Gov. Kim Reynolds and the legislature will have an opportunity to enact significant tax reform in 2022. Iowa’s fiscal house is in strong condition with a $1.24 billion surplus and the recent Revenue Estimating Conference (REC) projections showing strong revenue growth for Fiscal Years 2022 and 2023. This is a historic opportunity to lower Iowa’s high income tax rates and provide significant tax relief for taxpayers. It is also an opportunity for policymakers to enact pro-growth tax reform that starts Iowa on the path to eliminate the state income tax.
Gov. Reynolds and the Republican-led legislature have made tax reform a priority. In 2018, the legislature passed a comprehensive tax reform bill that broadened the sales tax base and lowered both the individual and corporate income tax rates. In 2021, the legislature passed another comprehensive tax reform measure that brought clarity to the tax code by eliminating the revenue triggers that had been put in place in the 2018 tax reform law. By eliminating the triggers, the top individual income tax will be lowered to 6.5% in 2023. Iowa’s corporate tax rate is 9.8%, which even though it was lowered from 12%, is still considerably high and uncompetitive.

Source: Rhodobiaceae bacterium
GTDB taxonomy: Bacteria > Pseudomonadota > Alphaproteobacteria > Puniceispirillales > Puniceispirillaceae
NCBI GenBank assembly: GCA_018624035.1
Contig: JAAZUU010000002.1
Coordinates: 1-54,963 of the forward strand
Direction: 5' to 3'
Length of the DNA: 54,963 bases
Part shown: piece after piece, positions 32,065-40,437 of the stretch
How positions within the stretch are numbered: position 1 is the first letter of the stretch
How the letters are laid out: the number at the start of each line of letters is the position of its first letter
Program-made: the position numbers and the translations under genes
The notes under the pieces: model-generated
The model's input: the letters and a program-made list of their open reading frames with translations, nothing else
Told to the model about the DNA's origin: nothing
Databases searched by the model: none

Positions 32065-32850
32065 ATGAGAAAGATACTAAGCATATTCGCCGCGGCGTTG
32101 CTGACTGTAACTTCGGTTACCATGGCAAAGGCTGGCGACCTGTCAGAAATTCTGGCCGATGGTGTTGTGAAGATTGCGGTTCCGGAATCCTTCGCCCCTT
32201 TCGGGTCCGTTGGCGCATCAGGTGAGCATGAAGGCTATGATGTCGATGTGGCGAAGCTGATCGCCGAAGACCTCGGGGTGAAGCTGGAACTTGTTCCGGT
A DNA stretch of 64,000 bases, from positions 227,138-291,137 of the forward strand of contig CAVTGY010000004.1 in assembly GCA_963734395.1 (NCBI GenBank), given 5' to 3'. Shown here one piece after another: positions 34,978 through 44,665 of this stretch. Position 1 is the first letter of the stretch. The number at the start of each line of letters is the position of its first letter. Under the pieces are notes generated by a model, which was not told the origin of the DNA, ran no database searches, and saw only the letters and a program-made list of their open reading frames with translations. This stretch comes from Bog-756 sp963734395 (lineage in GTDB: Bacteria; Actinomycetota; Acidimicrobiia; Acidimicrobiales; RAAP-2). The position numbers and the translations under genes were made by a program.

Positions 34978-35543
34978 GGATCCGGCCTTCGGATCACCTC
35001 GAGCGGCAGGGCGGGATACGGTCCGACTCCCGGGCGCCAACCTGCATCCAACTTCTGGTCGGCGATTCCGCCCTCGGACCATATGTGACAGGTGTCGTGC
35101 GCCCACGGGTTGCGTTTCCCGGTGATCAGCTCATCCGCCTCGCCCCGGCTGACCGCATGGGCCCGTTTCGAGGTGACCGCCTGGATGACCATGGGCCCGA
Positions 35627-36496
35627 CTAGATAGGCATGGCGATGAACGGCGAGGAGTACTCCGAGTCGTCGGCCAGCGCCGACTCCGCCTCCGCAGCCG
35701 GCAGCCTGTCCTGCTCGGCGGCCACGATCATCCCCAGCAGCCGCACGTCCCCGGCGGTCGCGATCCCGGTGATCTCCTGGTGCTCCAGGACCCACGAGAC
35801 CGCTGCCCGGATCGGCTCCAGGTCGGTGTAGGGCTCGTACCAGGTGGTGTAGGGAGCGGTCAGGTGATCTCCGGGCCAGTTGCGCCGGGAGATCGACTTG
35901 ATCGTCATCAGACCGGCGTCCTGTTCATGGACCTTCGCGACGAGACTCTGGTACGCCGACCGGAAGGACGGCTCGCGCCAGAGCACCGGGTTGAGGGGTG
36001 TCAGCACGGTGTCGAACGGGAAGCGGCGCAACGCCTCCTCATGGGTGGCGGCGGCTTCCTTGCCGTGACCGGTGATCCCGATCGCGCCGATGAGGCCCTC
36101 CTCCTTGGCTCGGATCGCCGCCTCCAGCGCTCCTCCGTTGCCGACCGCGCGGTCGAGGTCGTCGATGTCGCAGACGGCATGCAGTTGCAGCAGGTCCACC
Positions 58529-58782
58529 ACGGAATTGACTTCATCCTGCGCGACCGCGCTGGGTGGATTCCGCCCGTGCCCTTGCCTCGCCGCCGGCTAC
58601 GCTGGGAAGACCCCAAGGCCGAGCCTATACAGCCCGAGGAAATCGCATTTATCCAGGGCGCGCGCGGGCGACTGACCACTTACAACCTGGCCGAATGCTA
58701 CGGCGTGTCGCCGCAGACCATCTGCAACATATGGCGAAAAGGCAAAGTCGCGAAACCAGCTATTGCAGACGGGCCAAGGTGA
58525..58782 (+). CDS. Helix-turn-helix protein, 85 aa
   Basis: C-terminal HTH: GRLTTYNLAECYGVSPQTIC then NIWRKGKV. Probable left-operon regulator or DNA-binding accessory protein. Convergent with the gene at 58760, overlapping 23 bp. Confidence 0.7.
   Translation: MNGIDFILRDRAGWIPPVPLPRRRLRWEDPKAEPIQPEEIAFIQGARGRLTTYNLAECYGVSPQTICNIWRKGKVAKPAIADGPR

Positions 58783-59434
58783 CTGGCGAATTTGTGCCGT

Gov. Reynolds in signing the 2021 tax reform bill into law not only pledged that this was just the beginning of tax reform, but her ultimate goal is to repeal Iowa’s income tax.
“But we are not done yet. Next year, I’ll be proposing additional income tax cuts as we continue to make Iowa the most attractive place in America to open a business, raise a family, and start a career,” Gov. Reynolds said.
Senate Majority Leader Jack Whitver, a champion of fiscal conservatism, shares Gov. Reynolds goal of eliminating the income tax.
“Right now, there are about eight states that do not have an income tax. There are another eight states that have said: ‘We want to get on a path to no income tax.’ And I would like Iowa to be included in those states that say: ‘Ultimately the goal is to get to nothing,” Sen. Whitver said.
It is not just “Red” or Republican states that are considering tax reforms along with the goal of eliminating their income tax. Colorado’s Democrat Gov. Jared Polis has stated that he would like to see their income tax eliminated.
The evidence is clear that states without an income tax are doing well economically.
“Eight states do not impose individual income taxes of any kind and they are thriving,” explained Grover Norquist, president of Americans for Tax Reform. A major lesson from the United States Census demonstrates that tax rates matter, and high tax states are experiencing an exodus of people as they leave for states with better tax climates.